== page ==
During their Orientation last fall, mission-bound lay missioners Anna and Kyle Johnson asked me over the dinner table what it was like to be the child of missioners. Their interest was obvious since they were preparing to start their mission in Tanzania with their three children, ages 12, 10 and 8. Charlotte, their youngest, was only one year older than I was when my parents took me and my siblings to Mexico.
Their particular interest aside, it was a good question — and one that briefly made me the center of attention at a dinner table shared with far more remarkable and accomplished missioners than myself. It is a question I have asked myself often.
In my cover letter to Maryknoll’s Office for Global Concerns, I wrote: “I was only 7 years old when my parents took my siblings and me to Oaxaca, Mexico, for a three-year-long service as Maryknoll lay missioners. That experience left an indelible impression on me, manifesting in innumerable ways. Overall, it gave me an appreciation for the wide range of human experience, and a sense of duty and purpose.”
Upon my return to the United States, throughout high school and college, I learned that I had a special interest in, and capacity for, seeing people who break the mold, and making them feel not quite as alone. My memory of being an outsider coming upon a world I might never have known existed has given me a special empathy for others who also find themselves out of place.
A happy byproduct of this disposition is that I meet a lot of newcomers here in the United States who are willing to share their cultures with me. The Spanish-speaking migrants I encounter are surprised that I am able to pronounce their names, or show even a modicum of interest or familiarity with their backgrounds. Until you have encountered the world outside of the United States, it is hard to fathom the depths of how provincial the world’s superpower can be.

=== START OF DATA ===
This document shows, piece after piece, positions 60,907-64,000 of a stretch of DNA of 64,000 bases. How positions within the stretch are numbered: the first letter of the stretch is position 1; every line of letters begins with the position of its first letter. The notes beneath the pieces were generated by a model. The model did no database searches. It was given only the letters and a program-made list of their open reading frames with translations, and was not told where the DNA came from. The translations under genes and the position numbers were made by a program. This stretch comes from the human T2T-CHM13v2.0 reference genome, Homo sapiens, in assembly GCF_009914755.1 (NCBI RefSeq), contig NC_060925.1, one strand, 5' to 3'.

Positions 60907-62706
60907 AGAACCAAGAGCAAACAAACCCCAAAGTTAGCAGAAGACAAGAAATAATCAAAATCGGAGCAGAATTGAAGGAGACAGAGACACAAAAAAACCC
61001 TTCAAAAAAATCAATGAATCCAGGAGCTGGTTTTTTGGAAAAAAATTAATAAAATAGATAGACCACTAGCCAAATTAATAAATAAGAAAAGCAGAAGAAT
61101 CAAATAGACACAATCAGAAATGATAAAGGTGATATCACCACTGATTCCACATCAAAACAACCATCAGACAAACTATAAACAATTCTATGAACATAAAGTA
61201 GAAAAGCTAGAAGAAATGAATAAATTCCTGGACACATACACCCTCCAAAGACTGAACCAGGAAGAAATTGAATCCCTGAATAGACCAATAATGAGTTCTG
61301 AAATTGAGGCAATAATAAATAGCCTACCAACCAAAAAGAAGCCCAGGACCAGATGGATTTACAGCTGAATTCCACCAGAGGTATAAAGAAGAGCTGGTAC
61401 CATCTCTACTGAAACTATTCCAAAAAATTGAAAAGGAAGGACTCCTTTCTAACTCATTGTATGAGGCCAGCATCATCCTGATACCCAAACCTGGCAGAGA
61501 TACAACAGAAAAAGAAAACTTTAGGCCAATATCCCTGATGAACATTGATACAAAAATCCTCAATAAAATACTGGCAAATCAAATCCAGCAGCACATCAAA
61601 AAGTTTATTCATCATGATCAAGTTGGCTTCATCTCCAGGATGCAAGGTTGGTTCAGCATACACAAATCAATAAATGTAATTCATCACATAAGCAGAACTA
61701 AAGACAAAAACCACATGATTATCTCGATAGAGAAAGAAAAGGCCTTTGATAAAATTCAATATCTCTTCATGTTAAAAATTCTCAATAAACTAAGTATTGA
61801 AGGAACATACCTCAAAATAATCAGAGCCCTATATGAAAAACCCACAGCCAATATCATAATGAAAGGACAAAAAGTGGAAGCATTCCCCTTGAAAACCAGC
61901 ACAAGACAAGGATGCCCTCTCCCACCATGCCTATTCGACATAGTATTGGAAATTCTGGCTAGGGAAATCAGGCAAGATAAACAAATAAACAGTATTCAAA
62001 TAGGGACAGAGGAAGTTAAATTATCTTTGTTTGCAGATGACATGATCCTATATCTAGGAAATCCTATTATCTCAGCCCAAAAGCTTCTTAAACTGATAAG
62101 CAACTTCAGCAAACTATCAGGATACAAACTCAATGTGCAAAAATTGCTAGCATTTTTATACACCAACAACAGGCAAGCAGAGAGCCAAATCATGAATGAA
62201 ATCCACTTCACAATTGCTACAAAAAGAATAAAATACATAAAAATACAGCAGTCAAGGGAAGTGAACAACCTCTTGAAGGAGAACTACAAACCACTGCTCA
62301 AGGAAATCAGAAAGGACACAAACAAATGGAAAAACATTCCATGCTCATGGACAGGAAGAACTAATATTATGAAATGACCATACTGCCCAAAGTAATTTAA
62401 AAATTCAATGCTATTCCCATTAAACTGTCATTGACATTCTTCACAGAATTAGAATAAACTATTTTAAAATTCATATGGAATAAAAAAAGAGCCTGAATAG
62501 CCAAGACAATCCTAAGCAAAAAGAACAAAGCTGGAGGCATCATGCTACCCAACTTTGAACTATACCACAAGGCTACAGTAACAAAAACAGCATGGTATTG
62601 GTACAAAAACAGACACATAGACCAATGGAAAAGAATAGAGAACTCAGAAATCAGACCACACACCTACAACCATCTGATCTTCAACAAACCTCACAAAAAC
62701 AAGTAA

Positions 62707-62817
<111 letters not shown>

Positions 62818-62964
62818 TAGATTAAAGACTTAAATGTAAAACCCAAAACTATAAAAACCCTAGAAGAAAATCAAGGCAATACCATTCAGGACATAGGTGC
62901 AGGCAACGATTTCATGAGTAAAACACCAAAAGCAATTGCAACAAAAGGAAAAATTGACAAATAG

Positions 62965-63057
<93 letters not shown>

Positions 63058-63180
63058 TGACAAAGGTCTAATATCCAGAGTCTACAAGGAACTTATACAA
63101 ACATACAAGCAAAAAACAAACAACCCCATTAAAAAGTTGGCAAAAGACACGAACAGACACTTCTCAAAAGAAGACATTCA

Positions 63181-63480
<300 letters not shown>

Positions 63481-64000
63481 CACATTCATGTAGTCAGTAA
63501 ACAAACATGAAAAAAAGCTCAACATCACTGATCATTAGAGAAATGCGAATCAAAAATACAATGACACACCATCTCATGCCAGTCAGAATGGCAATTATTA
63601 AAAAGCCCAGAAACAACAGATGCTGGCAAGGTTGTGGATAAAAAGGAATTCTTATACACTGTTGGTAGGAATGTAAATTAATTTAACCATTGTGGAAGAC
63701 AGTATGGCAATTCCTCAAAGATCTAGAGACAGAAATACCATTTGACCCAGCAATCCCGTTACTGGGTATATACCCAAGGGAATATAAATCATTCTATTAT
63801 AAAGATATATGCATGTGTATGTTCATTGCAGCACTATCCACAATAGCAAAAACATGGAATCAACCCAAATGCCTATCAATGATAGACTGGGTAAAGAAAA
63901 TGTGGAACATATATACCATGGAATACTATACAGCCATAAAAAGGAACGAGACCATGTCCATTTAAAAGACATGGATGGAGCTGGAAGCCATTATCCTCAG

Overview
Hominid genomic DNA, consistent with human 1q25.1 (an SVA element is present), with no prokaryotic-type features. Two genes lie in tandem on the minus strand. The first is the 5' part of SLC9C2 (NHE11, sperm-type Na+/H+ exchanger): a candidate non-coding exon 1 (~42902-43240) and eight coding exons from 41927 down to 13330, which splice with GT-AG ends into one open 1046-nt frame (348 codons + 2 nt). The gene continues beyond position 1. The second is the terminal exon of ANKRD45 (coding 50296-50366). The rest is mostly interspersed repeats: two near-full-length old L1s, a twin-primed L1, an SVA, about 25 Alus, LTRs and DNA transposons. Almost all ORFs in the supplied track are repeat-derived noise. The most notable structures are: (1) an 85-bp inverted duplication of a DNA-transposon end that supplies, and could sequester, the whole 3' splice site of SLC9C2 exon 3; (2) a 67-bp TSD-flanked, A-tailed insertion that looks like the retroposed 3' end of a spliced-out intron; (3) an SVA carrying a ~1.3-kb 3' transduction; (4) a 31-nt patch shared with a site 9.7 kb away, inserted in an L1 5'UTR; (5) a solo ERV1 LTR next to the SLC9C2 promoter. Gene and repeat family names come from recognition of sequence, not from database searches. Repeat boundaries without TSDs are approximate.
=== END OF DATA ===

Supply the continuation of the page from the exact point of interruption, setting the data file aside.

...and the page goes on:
It is a cherished gift to receive, especially at a young age. But it was not a gift to easily receive. As soon as I arrived in Oaxaca, I began the countdown for our return. To a 7-year-old, three years sound like an eternity. I missed the New York greenery and my grandparents, with whom I was so close (literally and figuratively).
I spoke no Spanish when we arrived, yet was enrolled in an all-Spanish language Catholic school. My second-grade report card captures the exact moment that I learned the language that first year: the first three quarters showing fail grades until the complete reversal in the final quarter that brought me to the top of my class.
I wish I could give advice to the younger me: that the feeling of being overwhelmed, of hopelessness, and thinking that I would never learn the language, was actually a turning point. And perhaps that the difficulty I experienced was a necessary place from which to depart in order for Spanish to become second nature.
I would also tell my younger self that returning to the United States could, in some ways, be just as difficult, because I would not be returning to the United States I remembered. The world (or rather, my awareness of it) had grown while I was on mission. That is not the kind of thing one easily forgets.
Maturity is a process of growth to be expected throughout childhood, even if arriving piecemeal. Mission expedited that growth, though to what extent is imprecisely known. If ignorance is bliss, it was “bliss” that I lost, somewhere between the mission term and normal adolescence.
Today I find it hard to reconcile my recurrent disappointment in reality for failing to meet my strong sense of justice. Given my family background, this would probably have been an issue I would have faced anyway, with or without having gone abroad in mission.
But I think that I would not change the experience if I could. And I would not tell my parents to go anywhere else. Knowing what I know now, as I am setting out to make a life of my own, I can say that the Maryknoll mission was the greatest gift my parents could give to me.